Rita Mathis, a student of mine and a Body Shift participant, wrote this essay regarding her work in mixed-ability dance. I just love how she writes and what she says.

One of my favorite insights: “The mixed abilities dance workshops serve to show people that they are complete by virtue of being themselves.


“Que sera, sera” is an expression that ought to garner more thought than it generally does. A person may gesture a nod of approval for the phrase “whatever will be, will be”, yet overlook important principles implied within this sentiment. While the expression has been fostered by our society, its fundamental ideals of acceptance still remain on the outskirts of social norms. The value of embracing the way things are, is captured in the mixed-abilities dance movement right here in Austin. The mixed-abilities dance workshops bring together people of all ages and various abilities to share in the experience and the phenomenon of body movement. The workshops manifest acceptance by promoting awareness of valid limitations while removing perceived limitations and exemplifying the self as complete.

Resigning oneself to realistic limitations is an important aspect during the mixed-abilities dance workshops. Often the instructor leading the group will remind everyone to do what makes sense to their body. It is important to be aware of what one’s body can and cannot achieve due not only to safety concerns, but as importantly for self-esteem. When a person is engaged in a group activity, they may feel pressured to perform up to the perceived standards of everyone else. During the workshops, the compulsion to be like the rest of the group is not present and everyone is alert as to what actions they can perform in harmony with their body. Participants find themselves entering a state of self-awareness, completely at ease with their own unique movements. All people can be thought of suffering from some type of disability; this can range from a person who has difficulty containing their anger to someone who may not be able to walk. Recognizing these limitations and openly sharing them with others, helps a person to wholly accept themselves, limits and all.

The mixed-abilities dance workshops also help remove other kinds of limitations that are imposed by social paradigms. Unfortunately, some people feel restricted in the activities in which they can participate. This can happen either because the activity may seem inappropriate considering ones abilities or because particular activities are considered only appropriate for certain body or personality types. Constrictions like these are often unintentional, but nonetheless keep the ideal of an inclusive society compartmentalized to mostly governmental programs. One way that the mixed-abilities dance workshops deal with the problem of imposed limitations is with semantics. The workshops accomplish the difficult task of taking an ancient form of expression, usually comprised of people with gymnast like bodies, and redefine the very nature of dance so that anyone may rightfully claim the title “dancer.” The workshops show that the most effective step in eliminating perceived limitations is to alter the ideas and practices of inhibitory constructs.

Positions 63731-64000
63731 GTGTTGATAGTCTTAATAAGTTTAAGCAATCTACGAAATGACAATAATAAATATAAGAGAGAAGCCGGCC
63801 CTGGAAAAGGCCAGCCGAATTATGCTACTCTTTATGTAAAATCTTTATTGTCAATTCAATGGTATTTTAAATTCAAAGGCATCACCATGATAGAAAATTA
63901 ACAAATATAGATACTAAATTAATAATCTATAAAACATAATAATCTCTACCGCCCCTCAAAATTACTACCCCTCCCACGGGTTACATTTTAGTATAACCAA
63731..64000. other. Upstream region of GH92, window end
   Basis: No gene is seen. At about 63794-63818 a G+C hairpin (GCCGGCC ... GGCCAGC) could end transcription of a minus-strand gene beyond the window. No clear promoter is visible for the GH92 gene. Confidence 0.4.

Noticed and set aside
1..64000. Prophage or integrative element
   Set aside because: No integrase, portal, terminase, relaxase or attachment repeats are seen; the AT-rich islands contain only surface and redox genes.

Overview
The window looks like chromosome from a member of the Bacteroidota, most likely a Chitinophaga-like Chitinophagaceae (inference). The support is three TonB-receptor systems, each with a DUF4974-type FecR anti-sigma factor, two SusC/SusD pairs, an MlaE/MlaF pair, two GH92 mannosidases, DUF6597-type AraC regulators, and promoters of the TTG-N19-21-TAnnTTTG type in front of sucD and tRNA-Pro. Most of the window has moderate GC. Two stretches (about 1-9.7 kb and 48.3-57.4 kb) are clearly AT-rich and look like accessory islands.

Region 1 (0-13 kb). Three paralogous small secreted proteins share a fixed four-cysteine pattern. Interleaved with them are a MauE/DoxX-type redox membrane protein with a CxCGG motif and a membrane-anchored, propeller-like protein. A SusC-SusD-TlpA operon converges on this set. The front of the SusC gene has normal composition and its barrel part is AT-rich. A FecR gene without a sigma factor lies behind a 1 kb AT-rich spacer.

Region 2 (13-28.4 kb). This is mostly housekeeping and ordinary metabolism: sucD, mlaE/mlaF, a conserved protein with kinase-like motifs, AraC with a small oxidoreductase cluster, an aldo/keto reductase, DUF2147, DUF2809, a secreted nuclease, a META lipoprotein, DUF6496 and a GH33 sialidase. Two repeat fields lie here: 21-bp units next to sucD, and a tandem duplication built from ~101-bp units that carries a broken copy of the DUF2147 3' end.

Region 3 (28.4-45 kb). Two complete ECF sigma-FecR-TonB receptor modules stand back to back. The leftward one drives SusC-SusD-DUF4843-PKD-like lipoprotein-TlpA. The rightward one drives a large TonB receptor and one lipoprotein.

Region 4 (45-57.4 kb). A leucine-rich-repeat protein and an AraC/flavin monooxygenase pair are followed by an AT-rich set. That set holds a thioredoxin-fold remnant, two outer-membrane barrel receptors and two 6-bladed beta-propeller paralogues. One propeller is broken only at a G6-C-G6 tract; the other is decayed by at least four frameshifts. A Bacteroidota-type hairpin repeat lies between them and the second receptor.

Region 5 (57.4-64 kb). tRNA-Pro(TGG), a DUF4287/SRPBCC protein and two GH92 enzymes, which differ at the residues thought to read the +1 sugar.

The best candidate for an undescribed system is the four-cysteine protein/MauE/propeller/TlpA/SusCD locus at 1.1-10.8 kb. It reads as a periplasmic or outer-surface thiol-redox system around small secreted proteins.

The mixed abilities dance workshops serve to show people that they are complete by virtue of being themselves. Allison Orr, an Austin Community College dance instructor and a facilitator of the workshops, illuminated this point by saying that each person is “exactly how [they] are supposed to be.” The practice of bringing such an array of people together and highlighting their uniqueness helps set the stage of self-discovery. If a person can see the diversity of the world in a single room, then they can more easily find out that they are a complete element in this world. The dance workshops most vital lesson is that it is preferable that people are exactly the way are.

In life, clearing every hurdle is impossible, but it is possible to alter our resolve to limitations as well as to create viable alternatives to others. These workshops take dance, which was once rigid in form, and expose it to a set of people who would perhaps never dance with others in absence of this opportunity. The mixed-abilities dance movement manifest “Que sera, sera” by encouraging the acceptance of the self and setting a supreme example for the way a community should be.


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